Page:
• As Bacon seemed to bend all his thoughts to the practice of life, and to bring home the light of science " to the bosoms and businesses of men, Sir Thomas Browne seemed to be of opinion, that the only business of life was to think ; and that the proper object of speculation was, by darkening knowledge, to breed more speculation, and “ find no end in wandering mazes lost. He chose the incomprehensible and the impracticable, as almost the only subjects fit for a lofty and lasting contemplation, or for the exercise of a solid faith. He cried out for an “ oh aliitudo” beyond the heights of revelation ; and posed himself with apocryphal mysteries as the pastime of his leisure hours. He pushes a question to the utmost verge of conjecture, that he may repose on the certainty of doubt; and he removes an object to the greatest distance from him, that he may take a high and abstracted interest in it, consider it in relation to the sum of things, not to himself, and bewilder bis understanding in the universality of its nature, and the inscrutableness of its origin. His is the sublime of indifference; a passion for the abstruse and imaginary. He turns the world round for his amusement, as if it was a globe of pasteboard. He looks down on sublunary affairs as if he had taken his station in one of the planets. The Antipodes are next door neighbours to him; and Doomsday is not far off. With a thought he embraces both the Poles ; the march of his pen is over the great divisions of geography and chronology. Nothing touches him nearer than humanity. He feels that he is mortal only in the decay of Nature, and the dust of long-forgotten tombs. The finite is lost in the infinite. The orbits of the heavenly bodies, or the history of empires, are to him but a point in time, or a speck in the VOL. Xxxiv. No. 68.
universe. The great Platonic year revolves in one of his periods. Nature is too little for the grasp of his style. He scoops an antithesis out of fabulous antiquity, and rakes up an epithet from the sweepings of chaos. It is as if his books had dropped from the clouds, or as if Friar Bacon's head could speak. He stands on the edge of the world of sense and reason, and gets a vertigo by looking down at impossibilities and chimeras. Or he busies himself with the mysteries of the Cabbala, or the enclosed secrets of the heavenly quincunxes, as children are amused with tales of the nursery. The passion of curiosity (the only passion of childhood) had in him survived to old age, and had superannuated his other faculties. He moralizes and grows pathetic on a mere idle fancy of his own, as if thought and being were the same, or as if “ all this world were one glorious lie." He had the most intense consciousness of contradic. tions and nonentities ; and he decks them out in the pride and dantry of words, as if they were the attire of his proper person. The categories hang about his neck like the gold chain of knighthood; and he “ walks gowned” in the intricate folds and swelling drapery of dark sayings and impenetrable riddles.' pp. 292-295.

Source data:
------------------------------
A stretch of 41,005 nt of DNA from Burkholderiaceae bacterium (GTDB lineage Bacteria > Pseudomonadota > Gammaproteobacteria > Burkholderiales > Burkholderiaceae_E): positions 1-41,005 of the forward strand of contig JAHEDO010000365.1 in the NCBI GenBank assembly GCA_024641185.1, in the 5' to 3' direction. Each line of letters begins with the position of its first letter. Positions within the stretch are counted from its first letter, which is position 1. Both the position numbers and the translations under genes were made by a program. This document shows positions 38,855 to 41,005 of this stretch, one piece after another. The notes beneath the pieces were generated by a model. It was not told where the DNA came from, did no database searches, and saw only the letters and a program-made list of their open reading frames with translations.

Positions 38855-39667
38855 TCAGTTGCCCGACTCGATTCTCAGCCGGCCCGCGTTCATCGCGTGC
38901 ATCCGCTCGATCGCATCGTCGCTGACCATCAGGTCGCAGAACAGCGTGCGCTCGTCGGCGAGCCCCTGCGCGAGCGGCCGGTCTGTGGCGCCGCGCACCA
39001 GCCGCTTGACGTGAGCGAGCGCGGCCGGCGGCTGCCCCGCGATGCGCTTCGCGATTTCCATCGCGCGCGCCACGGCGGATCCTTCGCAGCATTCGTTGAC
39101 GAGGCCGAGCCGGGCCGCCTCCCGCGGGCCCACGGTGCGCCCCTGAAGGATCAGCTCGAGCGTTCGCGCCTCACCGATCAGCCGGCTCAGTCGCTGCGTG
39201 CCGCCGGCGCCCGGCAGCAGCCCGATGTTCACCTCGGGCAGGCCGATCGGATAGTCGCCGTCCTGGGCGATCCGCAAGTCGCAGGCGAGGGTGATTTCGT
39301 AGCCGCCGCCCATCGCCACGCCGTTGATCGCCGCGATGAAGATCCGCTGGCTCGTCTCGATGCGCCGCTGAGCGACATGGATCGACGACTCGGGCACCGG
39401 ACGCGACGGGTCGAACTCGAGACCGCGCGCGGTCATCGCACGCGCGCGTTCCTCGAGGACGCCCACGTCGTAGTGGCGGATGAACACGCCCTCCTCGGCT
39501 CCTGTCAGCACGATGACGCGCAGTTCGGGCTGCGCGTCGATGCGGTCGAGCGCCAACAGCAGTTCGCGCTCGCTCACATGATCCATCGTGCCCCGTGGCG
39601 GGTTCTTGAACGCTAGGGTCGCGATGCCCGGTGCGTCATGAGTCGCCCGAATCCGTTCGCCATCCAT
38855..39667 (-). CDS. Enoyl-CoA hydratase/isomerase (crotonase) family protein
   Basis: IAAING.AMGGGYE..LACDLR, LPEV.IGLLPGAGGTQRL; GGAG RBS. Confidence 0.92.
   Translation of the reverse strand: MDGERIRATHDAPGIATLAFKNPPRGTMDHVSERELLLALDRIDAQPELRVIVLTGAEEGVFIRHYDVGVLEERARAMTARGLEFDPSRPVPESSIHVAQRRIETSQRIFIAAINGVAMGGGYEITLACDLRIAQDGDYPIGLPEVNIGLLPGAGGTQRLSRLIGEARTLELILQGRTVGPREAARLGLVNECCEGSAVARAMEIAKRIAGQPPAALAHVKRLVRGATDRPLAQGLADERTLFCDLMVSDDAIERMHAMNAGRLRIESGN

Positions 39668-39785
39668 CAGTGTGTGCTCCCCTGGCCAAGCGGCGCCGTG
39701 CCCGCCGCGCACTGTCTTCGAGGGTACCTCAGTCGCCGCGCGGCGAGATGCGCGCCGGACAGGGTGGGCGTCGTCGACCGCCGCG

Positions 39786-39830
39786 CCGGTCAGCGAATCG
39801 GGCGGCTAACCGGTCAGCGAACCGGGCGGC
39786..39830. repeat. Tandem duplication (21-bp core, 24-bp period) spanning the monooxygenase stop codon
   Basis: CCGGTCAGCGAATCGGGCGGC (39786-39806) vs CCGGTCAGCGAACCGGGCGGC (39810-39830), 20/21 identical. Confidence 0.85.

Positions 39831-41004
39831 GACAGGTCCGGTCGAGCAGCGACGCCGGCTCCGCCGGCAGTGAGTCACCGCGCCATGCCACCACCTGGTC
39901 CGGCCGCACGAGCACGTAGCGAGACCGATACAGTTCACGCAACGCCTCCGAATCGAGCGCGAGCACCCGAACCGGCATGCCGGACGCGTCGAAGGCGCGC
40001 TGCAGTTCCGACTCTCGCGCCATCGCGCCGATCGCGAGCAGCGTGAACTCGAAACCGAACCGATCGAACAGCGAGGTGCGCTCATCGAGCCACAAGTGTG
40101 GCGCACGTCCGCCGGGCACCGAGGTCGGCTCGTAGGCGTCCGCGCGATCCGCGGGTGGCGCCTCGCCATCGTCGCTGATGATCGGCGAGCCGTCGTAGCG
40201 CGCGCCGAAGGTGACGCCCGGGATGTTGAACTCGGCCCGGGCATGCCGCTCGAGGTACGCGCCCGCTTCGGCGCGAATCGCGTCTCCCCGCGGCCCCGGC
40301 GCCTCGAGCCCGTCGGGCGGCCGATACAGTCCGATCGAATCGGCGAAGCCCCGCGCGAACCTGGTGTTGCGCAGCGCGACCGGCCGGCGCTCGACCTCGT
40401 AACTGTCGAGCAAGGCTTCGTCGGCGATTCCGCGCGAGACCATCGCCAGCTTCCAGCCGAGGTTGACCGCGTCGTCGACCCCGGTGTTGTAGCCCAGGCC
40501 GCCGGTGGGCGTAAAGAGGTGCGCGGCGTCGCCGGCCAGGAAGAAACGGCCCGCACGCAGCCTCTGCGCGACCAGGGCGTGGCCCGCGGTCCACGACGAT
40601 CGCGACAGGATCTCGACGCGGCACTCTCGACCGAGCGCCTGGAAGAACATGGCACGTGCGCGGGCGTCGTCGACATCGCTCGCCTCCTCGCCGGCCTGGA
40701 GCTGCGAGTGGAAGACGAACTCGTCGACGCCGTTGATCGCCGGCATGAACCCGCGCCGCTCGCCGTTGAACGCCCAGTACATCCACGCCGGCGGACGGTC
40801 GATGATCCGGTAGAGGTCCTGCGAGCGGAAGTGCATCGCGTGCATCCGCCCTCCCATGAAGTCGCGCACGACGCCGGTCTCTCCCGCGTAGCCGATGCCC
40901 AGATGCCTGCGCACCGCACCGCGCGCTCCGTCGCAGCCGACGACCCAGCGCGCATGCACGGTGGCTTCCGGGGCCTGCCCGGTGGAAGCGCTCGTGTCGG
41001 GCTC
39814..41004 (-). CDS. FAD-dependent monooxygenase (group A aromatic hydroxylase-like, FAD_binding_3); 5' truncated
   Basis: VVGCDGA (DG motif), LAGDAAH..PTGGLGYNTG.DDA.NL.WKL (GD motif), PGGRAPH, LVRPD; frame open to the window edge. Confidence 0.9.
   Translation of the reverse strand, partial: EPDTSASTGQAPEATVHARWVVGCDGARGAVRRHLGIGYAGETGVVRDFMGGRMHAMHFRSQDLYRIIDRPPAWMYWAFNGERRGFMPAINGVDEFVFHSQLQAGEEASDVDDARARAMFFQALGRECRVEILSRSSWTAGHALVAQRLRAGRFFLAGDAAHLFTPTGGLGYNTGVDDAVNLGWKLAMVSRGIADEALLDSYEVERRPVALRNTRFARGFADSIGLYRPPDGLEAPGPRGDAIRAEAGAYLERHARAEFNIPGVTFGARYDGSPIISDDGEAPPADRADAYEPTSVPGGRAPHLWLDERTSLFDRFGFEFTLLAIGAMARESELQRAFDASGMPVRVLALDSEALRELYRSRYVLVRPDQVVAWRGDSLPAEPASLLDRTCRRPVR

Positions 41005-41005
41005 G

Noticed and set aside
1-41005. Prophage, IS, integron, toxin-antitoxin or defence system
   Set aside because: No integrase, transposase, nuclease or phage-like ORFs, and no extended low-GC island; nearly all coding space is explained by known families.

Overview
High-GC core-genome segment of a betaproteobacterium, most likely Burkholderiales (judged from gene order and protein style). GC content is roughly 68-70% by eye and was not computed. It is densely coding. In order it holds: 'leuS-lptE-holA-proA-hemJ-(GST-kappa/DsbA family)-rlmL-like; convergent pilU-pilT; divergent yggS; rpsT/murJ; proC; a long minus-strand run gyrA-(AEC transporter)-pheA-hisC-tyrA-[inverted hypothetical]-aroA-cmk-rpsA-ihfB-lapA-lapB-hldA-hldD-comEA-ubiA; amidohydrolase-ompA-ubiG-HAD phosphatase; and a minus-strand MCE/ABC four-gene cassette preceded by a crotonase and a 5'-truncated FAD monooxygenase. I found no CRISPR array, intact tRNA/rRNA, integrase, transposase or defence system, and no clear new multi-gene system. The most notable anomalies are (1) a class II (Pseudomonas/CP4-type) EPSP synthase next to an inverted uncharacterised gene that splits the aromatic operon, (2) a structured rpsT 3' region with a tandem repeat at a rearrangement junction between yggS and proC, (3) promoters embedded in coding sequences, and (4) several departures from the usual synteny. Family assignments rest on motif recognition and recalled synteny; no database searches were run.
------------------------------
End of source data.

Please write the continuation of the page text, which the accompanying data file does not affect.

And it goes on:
The Eighth and Last Lecture begins with a few words on the merits of Sheil, Tobin, Lamb, and Cornwall, who, in our own time, have written in the spirit of the elder dramatists. The observations in this Lecture, on the spirit of the romantic and classic literature, are followed by a striking development of the materials, and an examination of the success of the German Drama. Mr Hazlitt attributes the triumph of its monstrous paradoxes to those abuses and hypocrisies of society, those incoherences between its professions and its motives, which excite enthusiastic minds to seek for the opposite, at once, of its defects and blessings. His account of his own sensations on the first pcrusal of the Robbers, is one of the most striking passages in the work.
• I have half trifled with this subject; and I believe I have done so because I despaired of finding language for some old-rooted feelings I have about it, which a theory could neither give, nor can it take away. The Robbers was the first play I ever read ; and the effect it produced upon me was the greatest. It stunned me like a blow; and I have not recovered enough from it to tell how it was. There are impressions which neither time nor circumstances can efface. Were I to live much longer than I have any chance of doing, the books I have read when I was young, I can never forget. Fiveand-twenty years have elapsed since I first read the translation of the Robbers, but they have not blotted the impression from my mind; it is here still--an old dweller in the chambers of the brain. The scene, in particular, in which Moor looks through his tears at the evening sun from the mountain's brow, and says in his despair, “ It was my wish like him to live, like him to die : it was an idle thought, a boy's conceit, ” took first hold of my imagination,--and that sun has to me never set!'